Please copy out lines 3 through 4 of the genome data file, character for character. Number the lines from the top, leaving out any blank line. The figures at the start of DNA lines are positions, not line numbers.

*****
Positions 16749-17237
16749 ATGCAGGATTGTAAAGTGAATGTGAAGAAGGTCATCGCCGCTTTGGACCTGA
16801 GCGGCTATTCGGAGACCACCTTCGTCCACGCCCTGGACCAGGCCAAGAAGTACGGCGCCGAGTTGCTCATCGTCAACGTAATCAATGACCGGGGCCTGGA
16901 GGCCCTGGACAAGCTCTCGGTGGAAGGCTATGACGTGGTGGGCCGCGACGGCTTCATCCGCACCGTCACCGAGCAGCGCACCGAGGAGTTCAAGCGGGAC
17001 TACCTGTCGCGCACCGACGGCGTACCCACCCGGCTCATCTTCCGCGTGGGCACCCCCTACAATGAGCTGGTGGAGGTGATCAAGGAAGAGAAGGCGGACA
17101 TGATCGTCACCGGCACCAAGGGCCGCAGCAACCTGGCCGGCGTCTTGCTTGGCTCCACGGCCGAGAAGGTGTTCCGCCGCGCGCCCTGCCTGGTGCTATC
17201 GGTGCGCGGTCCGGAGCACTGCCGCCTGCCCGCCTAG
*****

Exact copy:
16801 GCGGCTATTCGGAGACCACCTTCGTCCACGCCCTGGACCAGGCCAAGAAGTACGGCGCCGAGTTGCTCATCGTCAACGTAATCAATGACCGGGGCCTGGA
16901 GGCCCTGGACAAGCTCTCGGTGGAAGGCTATGACGTGGTGGGCCGCGACGGCTTCATCCGCACCGTCACCGAGCAGCGCACCGAGGAGTTCAAGCGGGAC